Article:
• Engineers are even more adamant about flexibility and remote work – and employers agree. 39% of candidates with a Hired profile preferred only remote roles by December 2022, compared to 16% of candidates in December 2021. If faced with a mandated RTO 21% would quit immediately, and 49% would “quiet quit” by staying while looking for another job. Surveyed employers ranked “flexible work schedules” as the top benefit they’re prioritizing over the next six months, after compensation, healthcare and PTO.
  • Natural Language Processing (NLP) engineers saw the highest salaries: NLP engineers experienced the highest salary growth (10% increase) compared to 2021 and received the highest average salary in 2022 ($179K/year) out of all software engineering roles.
  • Backend engineers saw the highest demand: Backend engineers received 59% of all interview requests on Hired’s platform, up 3% from 2021 – higher than Fullstack engineers (56%) and frontend engineers (25%). Employers surveyed said that, if they were still hiring for engineering talent, the most difficult roles to fill over the last six months were backend engineers (41%), engineering managers across all areas (38%), and full stack engineers (27%).
  • While the crypto industry has been volatile, demand for skilled blockchain engineers has held steady: the number of interviews for blockchain engineers dropped substantially from Q2 2022 to the close of 2022, but the salary for the role remained relatively level at $173K – the second highest engineering salary for 2022. In a shift from the crypto boom times of 2021, the least amount of surveyed candidates (4%) responded that they’re passionate about building products and coding for alternative currencies.
  • While demand for non-traditional software engineering candidates was steady, traditional engineering candidates earned more and the wage gap widened for non-traditional candidates: Engineering candidates with traditional educational backgrounds still make more ($163K) than candidates with nontraditional backgrounds ($157K). While salaries grew YoY for engineers with traditional and non-traditional backgrounds, US candidates with nontraditional educational backgrounds now made $.96 to every dollar earned by candidates with traditional backgrounds – compared to $.99 in 2021.
  • Smaller markets showed the highest demand for underrepresented (non-White/non-Asian or non-male candidates) candidates: Tier 3 markets of Tampa (32%), Atlanta (31%), and Columbus (31%) sent the highest number of interview requests to the underrepresented engineering candidates.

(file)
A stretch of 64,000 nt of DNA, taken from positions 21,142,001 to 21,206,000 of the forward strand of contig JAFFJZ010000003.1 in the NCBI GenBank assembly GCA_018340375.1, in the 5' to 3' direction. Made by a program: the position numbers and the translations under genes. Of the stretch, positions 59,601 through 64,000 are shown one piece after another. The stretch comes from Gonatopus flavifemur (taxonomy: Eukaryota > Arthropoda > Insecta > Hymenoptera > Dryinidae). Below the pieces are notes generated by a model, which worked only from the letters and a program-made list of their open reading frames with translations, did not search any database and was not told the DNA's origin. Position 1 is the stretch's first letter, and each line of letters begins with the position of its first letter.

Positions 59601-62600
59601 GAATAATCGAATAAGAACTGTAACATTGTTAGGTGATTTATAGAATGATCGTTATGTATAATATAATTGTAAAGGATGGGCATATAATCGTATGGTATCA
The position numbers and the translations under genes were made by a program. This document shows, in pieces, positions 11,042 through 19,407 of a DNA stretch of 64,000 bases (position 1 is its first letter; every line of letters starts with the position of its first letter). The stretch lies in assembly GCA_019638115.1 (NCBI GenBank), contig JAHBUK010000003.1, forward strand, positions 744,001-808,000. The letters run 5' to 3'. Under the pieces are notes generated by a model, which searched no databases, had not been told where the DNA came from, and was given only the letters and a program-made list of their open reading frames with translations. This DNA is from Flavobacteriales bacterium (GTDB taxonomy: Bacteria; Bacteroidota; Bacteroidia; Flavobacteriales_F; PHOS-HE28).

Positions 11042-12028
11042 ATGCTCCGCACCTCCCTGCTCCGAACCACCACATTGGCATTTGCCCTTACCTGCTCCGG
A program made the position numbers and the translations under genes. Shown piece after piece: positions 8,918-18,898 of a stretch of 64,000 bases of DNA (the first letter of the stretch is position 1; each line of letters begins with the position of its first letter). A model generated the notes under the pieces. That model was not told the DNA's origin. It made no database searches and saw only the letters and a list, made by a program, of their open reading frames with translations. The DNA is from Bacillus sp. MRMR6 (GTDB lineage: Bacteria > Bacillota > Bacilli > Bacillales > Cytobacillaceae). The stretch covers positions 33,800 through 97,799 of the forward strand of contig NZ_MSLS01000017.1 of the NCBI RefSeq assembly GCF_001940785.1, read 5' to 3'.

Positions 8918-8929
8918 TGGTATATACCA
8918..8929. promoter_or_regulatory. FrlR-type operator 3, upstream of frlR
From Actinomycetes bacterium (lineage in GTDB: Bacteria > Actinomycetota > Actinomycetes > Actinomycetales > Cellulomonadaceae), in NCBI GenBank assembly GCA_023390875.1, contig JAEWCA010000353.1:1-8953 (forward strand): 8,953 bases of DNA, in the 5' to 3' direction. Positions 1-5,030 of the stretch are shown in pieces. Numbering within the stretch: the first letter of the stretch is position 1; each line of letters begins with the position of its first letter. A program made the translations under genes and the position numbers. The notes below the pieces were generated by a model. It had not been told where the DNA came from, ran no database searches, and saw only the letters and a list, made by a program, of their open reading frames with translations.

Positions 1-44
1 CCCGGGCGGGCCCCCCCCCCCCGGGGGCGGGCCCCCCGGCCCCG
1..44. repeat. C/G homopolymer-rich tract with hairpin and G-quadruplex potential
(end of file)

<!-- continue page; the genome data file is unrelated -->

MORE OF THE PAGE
• Ruby on Rails was the most in-demand skill: Ruby on Rails was the most in-demand skill, followed by Ruby, Scala, and Go (2022’s most in-demand skill). Engineers proficient in Ruby on Rails had nearly 1.64X more interview requests from employers when compared to the marketplace average.
  • Engineers believe AI and Python will be the hottest areas and skills for 2023: 57% of surveyed engineering candidates said that AI/ML/data science will be the sector to keep an eye on, followed by fintech (49%), and healthtech (44%). 64% of engineering candidates ranked Python as the number one programming language to master in 2023; followed by JavaScript (49%), then SQL (44%).
  • Engineering managers need to be top communicators with a balance of hard and soft skills in 2023: Candidates ranked communication skills as the top skill they feel will be important for engineering managers specifically over the next six months, above leadership/team membership and building (team and/or products) skills. Surveyed employers prefer the engineering manager who excels at keeping abreast of architecture and technical changes (“The Tech Lead EM” archetype).

The 2023 State of Software Engineers report analyzes trends in demand for skills, salaries, and work preferences from over 68,500 candidates and 494,000 interactions between employers and software engineering candidates between January 2021 through December 2022. The report also surveyed more than 1300 software engineers and 120 talent professionals and hiring managers on Hired’s marketplace.

You can access Hired’s 2023 State of Software Engineers report here.